The fourth Democratic presidential primary debate is Tuesday night, and we don't really know what to expect.
The race itself has been in something of a stasis for the last several weeks, as impeachment and what's happening in Washington have dominated political news. There have been few real polling swings at the top of the field since the last debate in September — Elizabeth Warren has continued to rise, and Joe Biden and Bernie Sanders have remained mostly flat, despite the president's constant needling of Biden's family and Sanders suffering a heart attack. The rest of the candidates still mostly have single-digit support.
Stasis isn't good for anybody (except for, maybe, Elizabeth Warren — more below on that). And tonight could prove to be the best chance this fall for candidates to change things up.
Here are five of the biggest questions for tonight's debate, hosted by CNN and the New York Times from Westerville, Ohio, at 8 p.m.
Will anyone try to take on Elizabeth Warren?
Warren is the only candidate in the primary who has steadily gained support all year, to the point where national polling averages have her in a near tie with Biden at the top. She's the center of the race right now, and, along with Sanders, is driving its policy and focus on systemic change. She hasn't had a big debate "moment," hasn't had a breakout or surge. She's just been rising.
Warren's so far succeeded in debates by sticking out of fights, avoiding interruptions, and hitting her anti-corruption message and personal story hard in her openings and closings. No one has really pushed her to do much more.
So who is going to try and change her trajectory? So far, Warren has only really faced criticism in the debates from moderates like John Delaney, who didn't hit the polling threshold for this debate. Tonight could be different — she for once could be easier for lower-tier candidates to attack than Joe Biden or Bernie Sanders, with most Democrats rallying in defense of Biden against President Donald Trump and Sanders seeming vulnerable all on his own because of his health.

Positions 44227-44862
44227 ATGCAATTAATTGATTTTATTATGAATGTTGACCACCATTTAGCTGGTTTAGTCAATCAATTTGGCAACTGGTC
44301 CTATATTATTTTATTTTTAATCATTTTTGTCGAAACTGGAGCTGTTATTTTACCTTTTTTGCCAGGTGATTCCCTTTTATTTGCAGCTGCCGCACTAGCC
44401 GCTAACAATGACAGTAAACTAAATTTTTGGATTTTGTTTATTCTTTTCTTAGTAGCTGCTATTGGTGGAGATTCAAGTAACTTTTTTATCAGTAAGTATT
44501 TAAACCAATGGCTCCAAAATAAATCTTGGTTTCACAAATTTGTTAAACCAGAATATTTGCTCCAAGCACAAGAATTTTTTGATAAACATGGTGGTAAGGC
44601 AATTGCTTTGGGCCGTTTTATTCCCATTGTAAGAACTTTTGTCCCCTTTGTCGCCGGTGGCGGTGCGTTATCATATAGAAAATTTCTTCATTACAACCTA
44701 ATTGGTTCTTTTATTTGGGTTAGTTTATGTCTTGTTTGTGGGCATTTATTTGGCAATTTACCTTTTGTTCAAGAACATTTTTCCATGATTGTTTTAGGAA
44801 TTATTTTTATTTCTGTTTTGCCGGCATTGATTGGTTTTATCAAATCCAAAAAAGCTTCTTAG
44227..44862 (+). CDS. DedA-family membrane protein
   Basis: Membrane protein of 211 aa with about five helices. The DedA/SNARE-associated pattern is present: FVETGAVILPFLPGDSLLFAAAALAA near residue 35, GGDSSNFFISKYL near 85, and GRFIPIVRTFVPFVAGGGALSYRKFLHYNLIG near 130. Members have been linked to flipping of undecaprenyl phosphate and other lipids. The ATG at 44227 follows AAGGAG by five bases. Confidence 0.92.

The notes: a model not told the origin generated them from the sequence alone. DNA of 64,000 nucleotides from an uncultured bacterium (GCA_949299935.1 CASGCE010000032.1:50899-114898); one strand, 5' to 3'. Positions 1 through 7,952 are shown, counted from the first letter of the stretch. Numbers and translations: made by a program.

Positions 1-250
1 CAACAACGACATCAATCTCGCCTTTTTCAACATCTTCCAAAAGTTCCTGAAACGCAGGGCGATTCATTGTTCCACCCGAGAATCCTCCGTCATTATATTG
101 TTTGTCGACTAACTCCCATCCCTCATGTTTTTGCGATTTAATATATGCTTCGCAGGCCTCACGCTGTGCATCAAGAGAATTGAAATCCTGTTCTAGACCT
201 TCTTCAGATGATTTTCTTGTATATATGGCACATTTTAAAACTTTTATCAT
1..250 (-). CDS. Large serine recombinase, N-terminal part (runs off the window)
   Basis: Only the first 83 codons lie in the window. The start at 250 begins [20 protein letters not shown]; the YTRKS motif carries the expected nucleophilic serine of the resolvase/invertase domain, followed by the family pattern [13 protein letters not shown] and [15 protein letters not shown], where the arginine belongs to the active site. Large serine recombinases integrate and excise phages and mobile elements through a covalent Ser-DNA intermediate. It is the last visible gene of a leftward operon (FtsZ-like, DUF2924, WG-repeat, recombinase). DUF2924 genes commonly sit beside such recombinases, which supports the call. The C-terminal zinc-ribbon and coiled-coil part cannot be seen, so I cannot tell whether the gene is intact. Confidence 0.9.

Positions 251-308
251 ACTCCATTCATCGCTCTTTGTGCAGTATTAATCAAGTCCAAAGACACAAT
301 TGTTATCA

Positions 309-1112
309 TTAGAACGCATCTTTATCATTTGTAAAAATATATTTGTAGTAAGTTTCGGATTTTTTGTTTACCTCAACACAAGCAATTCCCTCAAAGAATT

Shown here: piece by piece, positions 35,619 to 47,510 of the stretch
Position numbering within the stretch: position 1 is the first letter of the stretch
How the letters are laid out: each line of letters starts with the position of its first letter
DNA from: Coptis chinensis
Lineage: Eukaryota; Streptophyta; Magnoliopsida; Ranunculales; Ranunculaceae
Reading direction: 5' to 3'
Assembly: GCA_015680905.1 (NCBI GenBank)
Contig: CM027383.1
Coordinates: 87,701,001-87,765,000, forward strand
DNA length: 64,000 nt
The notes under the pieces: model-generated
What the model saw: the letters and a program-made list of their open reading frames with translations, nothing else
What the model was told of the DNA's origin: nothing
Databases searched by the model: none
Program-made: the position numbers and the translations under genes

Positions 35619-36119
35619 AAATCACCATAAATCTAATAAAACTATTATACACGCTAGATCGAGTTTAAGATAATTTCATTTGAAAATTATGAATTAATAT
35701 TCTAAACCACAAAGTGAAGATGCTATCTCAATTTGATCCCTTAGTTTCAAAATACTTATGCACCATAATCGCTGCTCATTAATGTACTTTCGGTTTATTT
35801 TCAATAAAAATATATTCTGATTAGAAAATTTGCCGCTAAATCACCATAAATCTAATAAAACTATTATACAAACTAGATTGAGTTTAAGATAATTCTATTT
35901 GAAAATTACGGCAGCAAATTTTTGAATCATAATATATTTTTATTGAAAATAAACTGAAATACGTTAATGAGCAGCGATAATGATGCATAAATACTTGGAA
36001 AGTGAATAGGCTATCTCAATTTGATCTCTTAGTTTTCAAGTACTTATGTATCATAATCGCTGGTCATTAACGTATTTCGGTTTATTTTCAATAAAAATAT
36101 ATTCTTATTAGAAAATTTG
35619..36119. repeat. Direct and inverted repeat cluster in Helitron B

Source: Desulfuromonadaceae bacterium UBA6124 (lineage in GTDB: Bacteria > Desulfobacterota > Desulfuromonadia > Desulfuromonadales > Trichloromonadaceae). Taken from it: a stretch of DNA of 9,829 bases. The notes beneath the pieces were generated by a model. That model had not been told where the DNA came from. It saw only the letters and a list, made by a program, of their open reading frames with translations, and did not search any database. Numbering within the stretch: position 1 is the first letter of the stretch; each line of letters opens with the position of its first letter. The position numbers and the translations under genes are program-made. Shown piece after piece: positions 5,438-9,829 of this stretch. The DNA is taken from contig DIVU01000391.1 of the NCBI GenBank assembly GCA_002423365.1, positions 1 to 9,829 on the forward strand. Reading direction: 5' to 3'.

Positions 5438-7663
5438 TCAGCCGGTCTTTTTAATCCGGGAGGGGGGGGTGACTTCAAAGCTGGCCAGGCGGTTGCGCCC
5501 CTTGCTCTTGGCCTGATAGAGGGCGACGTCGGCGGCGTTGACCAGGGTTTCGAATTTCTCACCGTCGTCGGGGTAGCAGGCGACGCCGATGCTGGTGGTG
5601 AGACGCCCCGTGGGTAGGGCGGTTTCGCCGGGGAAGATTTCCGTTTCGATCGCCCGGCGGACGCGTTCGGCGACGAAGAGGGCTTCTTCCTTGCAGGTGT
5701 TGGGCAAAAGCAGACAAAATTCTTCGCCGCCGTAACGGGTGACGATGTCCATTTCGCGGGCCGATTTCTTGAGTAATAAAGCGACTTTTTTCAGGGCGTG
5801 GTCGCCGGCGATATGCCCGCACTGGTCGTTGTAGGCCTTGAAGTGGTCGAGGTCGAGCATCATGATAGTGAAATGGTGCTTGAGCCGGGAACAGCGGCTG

One area where this could come up: how Warren would pay for Medicare for All. Pete Buttigieg has poked at this recently: "I think you should be straightforward about what your plan is going to do," he told the Wall Street Journal, "and we haven't seen that." Biden has also riffed on the idea that having "plans" is not enough.
How will Joe Biden defend himself and his family?
Biden is in a uniquely weird place Tuesday night. He is central to why Trump is facing impeachment, after the president and his allies pushed Ukraine to investigate Biden and his son Hunter, who made thousands on the board of a Ukrainian gas company. Even though there's been nothing to substantiate Trump's allegations of corruption, Biden is left defending both his image and his family.
Biden's been rocky throughout the debates so far, with sharp or personal moments (his defenses of Obama, his reflections on his family) interspersed with confusing ones (record players, word gaps, his time being up). He'll now have potentially his most difficult assignment on stage, standing up for his family and convincing voters that there was nothing untoward about what his son was doing in Ukraine or China. The questions from moderators are almost a given (CNN was particularly conflict-focused in its first debate this summer), and the questions from other candidates could be sharper.